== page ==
1 What Faculty Need to Know About Copyright for Teaching American University Library 2010
2 The text here serves as a guideline and is not intended as legal advice. Refer to appropriate copyright law and University policies for full information. If you have a specific legal question pertaining to copyright law, you should contact the Office of General Counsel at (202) Several texts have been useful in preparation of this resource and they are cited in the resources section at the end of the document. Material used was done so with permission and further use of this document is subject to the licenses and copyright in those original works.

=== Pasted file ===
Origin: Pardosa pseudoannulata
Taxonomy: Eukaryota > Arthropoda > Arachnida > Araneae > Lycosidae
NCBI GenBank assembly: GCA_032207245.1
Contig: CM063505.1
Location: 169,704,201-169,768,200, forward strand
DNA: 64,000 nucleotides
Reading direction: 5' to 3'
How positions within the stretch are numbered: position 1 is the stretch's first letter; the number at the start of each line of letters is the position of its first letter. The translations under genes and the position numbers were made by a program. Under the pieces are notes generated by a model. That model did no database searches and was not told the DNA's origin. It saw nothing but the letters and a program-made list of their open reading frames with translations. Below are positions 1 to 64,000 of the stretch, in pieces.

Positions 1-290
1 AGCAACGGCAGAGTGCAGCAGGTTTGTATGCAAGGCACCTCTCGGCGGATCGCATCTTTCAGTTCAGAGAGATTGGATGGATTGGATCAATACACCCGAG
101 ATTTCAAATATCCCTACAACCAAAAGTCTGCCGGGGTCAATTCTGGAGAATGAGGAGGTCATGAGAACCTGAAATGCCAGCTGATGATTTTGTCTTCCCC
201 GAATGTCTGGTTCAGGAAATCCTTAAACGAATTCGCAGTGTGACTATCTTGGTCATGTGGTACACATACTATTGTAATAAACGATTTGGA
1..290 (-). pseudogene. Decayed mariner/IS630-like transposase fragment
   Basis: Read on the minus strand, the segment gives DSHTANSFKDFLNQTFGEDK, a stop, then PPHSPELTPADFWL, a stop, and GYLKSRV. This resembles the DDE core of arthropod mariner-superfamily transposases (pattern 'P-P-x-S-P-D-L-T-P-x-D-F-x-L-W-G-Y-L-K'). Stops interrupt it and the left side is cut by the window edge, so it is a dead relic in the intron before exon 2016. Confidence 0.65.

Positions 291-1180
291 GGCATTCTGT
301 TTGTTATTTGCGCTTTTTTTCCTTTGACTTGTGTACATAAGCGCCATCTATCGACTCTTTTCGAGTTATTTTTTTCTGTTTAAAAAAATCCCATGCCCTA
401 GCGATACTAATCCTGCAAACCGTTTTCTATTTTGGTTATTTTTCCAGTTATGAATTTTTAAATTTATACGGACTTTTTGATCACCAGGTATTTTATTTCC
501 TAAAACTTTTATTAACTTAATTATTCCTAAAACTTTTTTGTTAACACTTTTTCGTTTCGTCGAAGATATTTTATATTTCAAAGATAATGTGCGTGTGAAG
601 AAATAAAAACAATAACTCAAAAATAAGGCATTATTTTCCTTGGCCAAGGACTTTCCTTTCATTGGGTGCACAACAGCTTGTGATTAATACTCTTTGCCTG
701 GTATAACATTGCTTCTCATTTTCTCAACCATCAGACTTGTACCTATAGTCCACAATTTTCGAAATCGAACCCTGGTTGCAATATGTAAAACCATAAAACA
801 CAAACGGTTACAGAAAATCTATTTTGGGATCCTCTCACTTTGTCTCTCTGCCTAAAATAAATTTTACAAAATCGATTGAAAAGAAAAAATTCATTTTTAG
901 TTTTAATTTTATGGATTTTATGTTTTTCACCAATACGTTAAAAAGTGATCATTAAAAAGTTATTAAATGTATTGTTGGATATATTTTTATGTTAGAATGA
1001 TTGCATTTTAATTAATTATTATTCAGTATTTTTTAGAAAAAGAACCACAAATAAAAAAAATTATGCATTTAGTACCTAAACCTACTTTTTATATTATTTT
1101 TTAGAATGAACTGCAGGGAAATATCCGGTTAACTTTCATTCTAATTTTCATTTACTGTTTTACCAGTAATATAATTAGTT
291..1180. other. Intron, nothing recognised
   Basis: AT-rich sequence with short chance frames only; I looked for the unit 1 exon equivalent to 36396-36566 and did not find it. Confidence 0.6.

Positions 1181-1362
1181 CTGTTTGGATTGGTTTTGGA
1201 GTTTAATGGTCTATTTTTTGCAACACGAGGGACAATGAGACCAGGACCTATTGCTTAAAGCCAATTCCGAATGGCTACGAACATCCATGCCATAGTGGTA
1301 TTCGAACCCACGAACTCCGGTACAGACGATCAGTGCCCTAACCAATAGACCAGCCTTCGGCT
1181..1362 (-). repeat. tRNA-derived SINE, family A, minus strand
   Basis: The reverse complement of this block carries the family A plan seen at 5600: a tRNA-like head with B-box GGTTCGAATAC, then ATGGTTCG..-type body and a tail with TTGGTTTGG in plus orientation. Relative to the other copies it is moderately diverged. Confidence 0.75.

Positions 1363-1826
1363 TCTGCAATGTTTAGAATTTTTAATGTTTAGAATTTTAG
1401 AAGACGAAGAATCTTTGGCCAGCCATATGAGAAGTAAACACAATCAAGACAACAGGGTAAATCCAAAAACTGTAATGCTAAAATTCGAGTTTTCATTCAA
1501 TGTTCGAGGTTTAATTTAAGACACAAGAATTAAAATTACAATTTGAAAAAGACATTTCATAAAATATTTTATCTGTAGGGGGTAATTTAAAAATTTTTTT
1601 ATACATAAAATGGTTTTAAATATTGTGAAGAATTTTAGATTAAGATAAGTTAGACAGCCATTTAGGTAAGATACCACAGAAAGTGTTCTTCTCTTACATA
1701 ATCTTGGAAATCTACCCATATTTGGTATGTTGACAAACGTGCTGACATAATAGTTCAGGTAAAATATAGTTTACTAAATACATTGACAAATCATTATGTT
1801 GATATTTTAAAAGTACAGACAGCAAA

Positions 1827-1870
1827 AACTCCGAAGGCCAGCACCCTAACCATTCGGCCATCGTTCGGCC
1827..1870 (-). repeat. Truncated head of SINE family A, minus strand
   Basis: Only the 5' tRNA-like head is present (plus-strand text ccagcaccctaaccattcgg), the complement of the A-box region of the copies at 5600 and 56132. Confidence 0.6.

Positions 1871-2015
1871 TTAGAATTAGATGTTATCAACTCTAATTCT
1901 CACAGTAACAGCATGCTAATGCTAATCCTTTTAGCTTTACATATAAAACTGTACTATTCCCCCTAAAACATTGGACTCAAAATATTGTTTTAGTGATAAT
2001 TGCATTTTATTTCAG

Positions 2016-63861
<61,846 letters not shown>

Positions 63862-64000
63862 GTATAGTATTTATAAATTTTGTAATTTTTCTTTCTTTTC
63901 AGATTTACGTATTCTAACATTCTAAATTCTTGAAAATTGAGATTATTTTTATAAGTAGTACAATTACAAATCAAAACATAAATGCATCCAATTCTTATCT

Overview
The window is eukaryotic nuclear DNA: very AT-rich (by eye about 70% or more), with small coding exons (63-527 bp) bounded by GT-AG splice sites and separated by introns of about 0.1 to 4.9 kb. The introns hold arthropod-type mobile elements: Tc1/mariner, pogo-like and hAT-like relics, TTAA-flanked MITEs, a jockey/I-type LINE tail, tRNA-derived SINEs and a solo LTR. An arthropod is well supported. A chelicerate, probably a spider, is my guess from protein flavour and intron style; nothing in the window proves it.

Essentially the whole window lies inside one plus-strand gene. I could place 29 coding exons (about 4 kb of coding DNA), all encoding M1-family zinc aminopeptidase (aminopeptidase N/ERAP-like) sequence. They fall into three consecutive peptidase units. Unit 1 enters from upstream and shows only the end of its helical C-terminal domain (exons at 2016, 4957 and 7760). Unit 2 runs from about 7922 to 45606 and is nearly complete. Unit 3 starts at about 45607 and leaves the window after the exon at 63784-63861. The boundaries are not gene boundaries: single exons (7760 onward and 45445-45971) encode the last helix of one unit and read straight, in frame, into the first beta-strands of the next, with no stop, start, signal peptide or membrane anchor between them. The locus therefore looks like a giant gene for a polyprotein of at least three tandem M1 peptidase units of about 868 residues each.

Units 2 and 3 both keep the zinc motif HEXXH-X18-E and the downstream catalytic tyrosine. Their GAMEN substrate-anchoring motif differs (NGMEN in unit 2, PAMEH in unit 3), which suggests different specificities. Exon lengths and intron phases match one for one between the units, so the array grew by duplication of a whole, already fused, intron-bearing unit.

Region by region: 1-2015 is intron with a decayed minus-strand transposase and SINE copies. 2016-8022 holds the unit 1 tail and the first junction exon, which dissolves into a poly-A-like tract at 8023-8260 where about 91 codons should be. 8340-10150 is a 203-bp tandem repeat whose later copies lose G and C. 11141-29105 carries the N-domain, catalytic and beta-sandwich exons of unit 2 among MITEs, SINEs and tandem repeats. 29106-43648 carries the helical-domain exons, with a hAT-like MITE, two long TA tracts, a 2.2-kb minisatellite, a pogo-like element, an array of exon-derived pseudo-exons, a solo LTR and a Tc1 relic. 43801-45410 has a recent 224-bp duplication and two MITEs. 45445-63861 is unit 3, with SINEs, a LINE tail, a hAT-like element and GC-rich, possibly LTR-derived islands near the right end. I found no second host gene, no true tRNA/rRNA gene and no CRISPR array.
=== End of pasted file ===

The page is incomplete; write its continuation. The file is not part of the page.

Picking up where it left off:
3 Table of Contents: 1. What is covered by copyright? 2. What rights are protected by copyright and how do they affect use of copyrighted materials in courses? 3. How long does copyright protection last? 4. What materials may be used in the classroom or otherwise without obtaining permission? 5. How can I use copyrighted materials in the classroom? 6. If I make a case for fair use and the owner disagrees can I still be held liable? 7. Is it legal to use course packs for my class and if so how may I do that? 8. How may I use copyrighted materials in Blackboard courseware? 9. How may I use Blackboard for reserve readings? 10. May I keep the same articles on my Blackboard site or on e-reserve each semester? 11. May I let my students download articles that I have placed on Blackboard? 12. Are there any problems with linking to Web pages in my Blackboard site? 13. Are there any special requirements for using art, photographs or images? 14. Are there any special requirements for music? 15. May I use copyrighted materials on a class Web site without obtaining permission? 16. May I give my students assignments to create Web sites projects that use copyrighted materials? 17. May I articles to my students? 18. If my use doesn t fall under fair use or an exemption, how do I obtain permission to use copyrighted works in the classroom? 19. What resources are available to help me resolve copyright problems? 20. What can I do to make materials more accessible to students?